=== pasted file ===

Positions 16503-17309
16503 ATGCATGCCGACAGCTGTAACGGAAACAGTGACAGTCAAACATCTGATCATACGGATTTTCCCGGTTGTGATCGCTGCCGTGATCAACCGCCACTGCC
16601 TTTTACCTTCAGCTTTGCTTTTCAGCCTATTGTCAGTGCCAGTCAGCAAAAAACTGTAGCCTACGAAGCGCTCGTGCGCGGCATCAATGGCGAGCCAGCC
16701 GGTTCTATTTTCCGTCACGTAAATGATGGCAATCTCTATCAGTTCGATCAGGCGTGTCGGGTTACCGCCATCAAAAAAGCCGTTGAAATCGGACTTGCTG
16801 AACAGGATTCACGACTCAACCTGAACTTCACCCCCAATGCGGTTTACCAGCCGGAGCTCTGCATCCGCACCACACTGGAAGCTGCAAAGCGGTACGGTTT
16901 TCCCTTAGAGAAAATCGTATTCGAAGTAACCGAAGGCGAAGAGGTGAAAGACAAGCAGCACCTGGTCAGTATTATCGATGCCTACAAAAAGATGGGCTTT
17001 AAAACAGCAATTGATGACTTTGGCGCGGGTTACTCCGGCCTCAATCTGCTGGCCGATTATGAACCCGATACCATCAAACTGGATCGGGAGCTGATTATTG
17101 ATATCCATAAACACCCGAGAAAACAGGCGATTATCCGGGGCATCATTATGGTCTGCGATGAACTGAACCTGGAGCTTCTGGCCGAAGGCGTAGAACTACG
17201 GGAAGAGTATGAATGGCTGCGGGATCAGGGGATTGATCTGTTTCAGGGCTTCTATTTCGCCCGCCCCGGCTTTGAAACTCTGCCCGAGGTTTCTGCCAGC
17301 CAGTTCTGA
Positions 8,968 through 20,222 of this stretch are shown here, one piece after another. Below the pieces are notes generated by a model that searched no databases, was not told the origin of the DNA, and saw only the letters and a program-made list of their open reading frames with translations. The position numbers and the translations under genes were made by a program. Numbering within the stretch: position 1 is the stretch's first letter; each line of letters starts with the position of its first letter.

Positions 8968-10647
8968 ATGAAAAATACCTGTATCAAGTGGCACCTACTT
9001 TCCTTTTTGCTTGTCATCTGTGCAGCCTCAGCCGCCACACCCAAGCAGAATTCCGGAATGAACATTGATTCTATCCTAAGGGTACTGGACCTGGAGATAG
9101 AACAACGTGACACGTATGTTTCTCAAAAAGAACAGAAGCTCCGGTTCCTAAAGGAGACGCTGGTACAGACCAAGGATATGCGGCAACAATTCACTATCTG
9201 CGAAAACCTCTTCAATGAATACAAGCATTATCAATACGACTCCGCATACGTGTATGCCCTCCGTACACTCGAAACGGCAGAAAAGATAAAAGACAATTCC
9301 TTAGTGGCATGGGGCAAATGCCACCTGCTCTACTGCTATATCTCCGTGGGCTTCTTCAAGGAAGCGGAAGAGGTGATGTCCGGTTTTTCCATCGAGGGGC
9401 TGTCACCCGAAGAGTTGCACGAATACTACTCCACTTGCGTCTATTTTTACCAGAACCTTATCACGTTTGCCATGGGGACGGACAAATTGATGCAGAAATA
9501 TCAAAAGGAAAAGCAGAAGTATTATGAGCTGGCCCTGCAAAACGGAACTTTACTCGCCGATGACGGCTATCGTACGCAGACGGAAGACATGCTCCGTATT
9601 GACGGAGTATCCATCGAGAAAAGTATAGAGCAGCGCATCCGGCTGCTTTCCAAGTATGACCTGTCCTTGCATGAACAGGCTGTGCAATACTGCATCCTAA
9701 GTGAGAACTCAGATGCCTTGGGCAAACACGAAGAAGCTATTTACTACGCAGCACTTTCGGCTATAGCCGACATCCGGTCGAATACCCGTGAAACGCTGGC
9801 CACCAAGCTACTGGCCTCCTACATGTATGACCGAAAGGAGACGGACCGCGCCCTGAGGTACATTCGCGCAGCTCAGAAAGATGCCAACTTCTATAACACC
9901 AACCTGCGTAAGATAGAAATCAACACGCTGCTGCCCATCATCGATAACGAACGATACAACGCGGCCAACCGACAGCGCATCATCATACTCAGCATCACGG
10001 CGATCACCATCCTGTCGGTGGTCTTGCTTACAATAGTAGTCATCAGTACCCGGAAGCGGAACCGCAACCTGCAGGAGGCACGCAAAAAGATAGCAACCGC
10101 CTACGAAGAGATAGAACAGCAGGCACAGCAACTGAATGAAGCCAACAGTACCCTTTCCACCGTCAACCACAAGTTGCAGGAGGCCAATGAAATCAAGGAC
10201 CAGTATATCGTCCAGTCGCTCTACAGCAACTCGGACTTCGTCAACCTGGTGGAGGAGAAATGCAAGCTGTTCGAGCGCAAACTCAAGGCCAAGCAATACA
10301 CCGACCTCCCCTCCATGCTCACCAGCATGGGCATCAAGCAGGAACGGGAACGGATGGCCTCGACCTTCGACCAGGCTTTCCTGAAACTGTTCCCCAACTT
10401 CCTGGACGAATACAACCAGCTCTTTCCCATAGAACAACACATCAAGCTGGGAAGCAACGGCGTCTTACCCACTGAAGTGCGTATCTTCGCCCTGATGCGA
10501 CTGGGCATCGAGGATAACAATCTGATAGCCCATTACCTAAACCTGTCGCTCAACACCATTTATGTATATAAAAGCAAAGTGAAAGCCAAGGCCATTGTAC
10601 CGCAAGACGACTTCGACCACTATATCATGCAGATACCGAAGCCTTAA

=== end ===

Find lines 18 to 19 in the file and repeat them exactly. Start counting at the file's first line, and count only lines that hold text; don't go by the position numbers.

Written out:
9401 TGTCACCCGAAGAGTTGCACGAATACTACTCCACTTGCGTCTATTTTTACCAGAACCTTATCACGTTTGCCATGGGGACGGACAAATTGATGCAGAAATA
9501 TCAAAAGGAAAAGCAGAAGTATTATGAGCTGGCCCTGCAAAACGGAACTTTACTCGCCGATGACGGCTATCGTACGCAGACGGAAGACATGCTCCGTATT